Recently I’ve shed any and all reservations and social mores and have gone from being a silent fan of the Ultimate Fighting Championship to a bona fide, openly rabid rooter.I realize many view the UFC as a saloon brawl minus the beer broken beer bottles, but like most people who fight for a living the competitors often share, shall we say, interesting backgrounds.
The closest the UFC has a legitimate superstar is one Chuck Liddell. Nicknamed “The Iceman,” Liddell, sporting a sinister blond mohawk and Kanji characters tattooed on the side of his head, has cut a wide swath through his opposition -- often leaving them sprawled out in varying states of consciousness.
Yet, believe it or not, he almost became one of you.
Prior to his chosen profession, the surprisingly soft-spoken Liddell was a serious student of accounting at a California university with every intention of becoming a practicing CPA.
Had he not traded in his calculator and spreadsheets for a pair of thinly padded grappling gloves and polyester tights, Liddell probably still would have enjoyed a secure and well-paid future -- not to mention one that was infinitely safer.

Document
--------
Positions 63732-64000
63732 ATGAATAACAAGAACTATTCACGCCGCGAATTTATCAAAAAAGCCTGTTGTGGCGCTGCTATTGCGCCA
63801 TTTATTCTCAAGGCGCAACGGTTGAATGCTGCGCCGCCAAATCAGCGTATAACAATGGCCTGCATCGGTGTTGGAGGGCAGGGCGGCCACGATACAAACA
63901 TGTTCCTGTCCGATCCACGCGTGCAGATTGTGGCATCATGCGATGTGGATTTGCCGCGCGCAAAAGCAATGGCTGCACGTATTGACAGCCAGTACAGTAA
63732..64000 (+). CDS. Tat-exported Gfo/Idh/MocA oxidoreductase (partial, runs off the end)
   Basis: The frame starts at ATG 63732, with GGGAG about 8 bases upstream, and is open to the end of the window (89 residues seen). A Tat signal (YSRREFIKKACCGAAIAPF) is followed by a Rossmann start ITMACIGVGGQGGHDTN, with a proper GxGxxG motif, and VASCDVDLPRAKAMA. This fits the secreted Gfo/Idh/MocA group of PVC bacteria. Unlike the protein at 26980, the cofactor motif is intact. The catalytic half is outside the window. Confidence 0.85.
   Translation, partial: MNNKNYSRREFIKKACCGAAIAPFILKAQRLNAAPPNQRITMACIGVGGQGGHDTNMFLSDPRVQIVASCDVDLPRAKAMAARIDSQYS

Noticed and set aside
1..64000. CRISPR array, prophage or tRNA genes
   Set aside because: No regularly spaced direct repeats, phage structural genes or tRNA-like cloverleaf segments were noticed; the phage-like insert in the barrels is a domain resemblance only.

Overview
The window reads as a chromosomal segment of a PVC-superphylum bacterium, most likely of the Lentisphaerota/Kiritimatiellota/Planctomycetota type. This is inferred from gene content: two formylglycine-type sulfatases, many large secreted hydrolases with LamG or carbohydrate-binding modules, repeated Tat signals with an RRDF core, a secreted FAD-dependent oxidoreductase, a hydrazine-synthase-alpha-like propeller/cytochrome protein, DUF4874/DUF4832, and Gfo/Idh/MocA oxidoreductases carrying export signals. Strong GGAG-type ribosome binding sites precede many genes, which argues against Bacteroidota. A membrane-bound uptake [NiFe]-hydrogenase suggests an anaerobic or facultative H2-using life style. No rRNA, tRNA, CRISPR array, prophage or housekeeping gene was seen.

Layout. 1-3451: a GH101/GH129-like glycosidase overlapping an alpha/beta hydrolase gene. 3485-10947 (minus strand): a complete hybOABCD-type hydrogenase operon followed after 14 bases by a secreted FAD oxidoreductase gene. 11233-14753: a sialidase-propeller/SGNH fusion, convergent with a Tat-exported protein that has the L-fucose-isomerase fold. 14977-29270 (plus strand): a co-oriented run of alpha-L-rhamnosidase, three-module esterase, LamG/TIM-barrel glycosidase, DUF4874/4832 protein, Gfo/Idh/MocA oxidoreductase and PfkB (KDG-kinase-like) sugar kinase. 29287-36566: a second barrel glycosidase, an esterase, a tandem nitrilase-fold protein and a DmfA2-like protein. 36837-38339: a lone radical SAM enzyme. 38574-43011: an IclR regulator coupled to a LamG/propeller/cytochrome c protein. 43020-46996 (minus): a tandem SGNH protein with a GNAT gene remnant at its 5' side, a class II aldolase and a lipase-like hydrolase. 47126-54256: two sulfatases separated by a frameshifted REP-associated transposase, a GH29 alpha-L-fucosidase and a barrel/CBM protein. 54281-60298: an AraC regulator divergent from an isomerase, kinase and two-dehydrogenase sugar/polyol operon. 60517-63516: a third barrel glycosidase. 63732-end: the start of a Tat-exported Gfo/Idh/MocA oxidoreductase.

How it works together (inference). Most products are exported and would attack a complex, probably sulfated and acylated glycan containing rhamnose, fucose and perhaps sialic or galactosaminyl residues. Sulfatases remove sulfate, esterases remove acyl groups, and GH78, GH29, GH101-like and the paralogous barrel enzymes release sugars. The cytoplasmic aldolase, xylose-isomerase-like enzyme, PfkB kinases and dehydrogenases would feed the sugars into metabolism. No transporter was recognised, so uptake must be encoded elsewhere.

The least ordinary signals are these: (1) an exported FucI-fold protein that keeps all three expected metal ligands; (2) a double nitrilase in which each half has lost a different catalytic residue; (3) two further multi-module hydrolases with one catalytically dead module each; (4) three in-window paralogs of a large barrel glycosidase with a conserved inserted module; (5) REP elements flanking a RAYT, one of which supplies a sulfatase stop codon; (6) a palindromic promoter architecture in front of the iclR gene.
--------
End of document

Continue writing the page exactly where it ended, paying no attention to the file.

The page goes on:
Because the demand for qualified accounting professionals has become something akin to a brutal, no-holds-barred contest.
A combination of business expansion and compliance mandates from Sarbanes-Oxley has firms scurrying to meet the challenges of reaching “par” levels in terms of staffing.
Not coincidentally, salaries have risen as well.
According to the 2007 Salary Guide from Robert Half International, the average increase for base compensation is approaching 4 percent from prior levels, while the staffing conglomerate projects that the greatest salary spikes will come for compliance experts, internal auditors, analysts and of course, CPAs.
The Robert Half guide revealed that the competition for accounting talent has prompted many CPA firms to elevate recruiting to a year-round directive -- particularly in the areas of audit, corporate governance, tax and risk management -- and not simply in May during college graduation.
For accounting and finance people with experience, salaries at midsized firms, defined by Robert Half as those generating between $25 million and $250 million in revenues, will earn between $82,000 and $120,000 in 2007. Meanwhile, internal audit managers in larger companies will see their base salaries range from $77,500 to $101,500 -- up nearly 6 percent from the prior year.
Entry-level accounting and financial professionals at small firms -- defined as those up to $25 million in revenue -- can anticipate starting salaries from $38,000 to $44,000. Some firms have offered signing bonuses to new recruits as well as existing staff, and added options such as flexible and part-time scheduling, as well as telecommuting.
Look at the good news this way: The profession may have lost Chuck Liddell, but if salaries and demand keep rising, the profession is certain to lose fewer candidates to the UFC.
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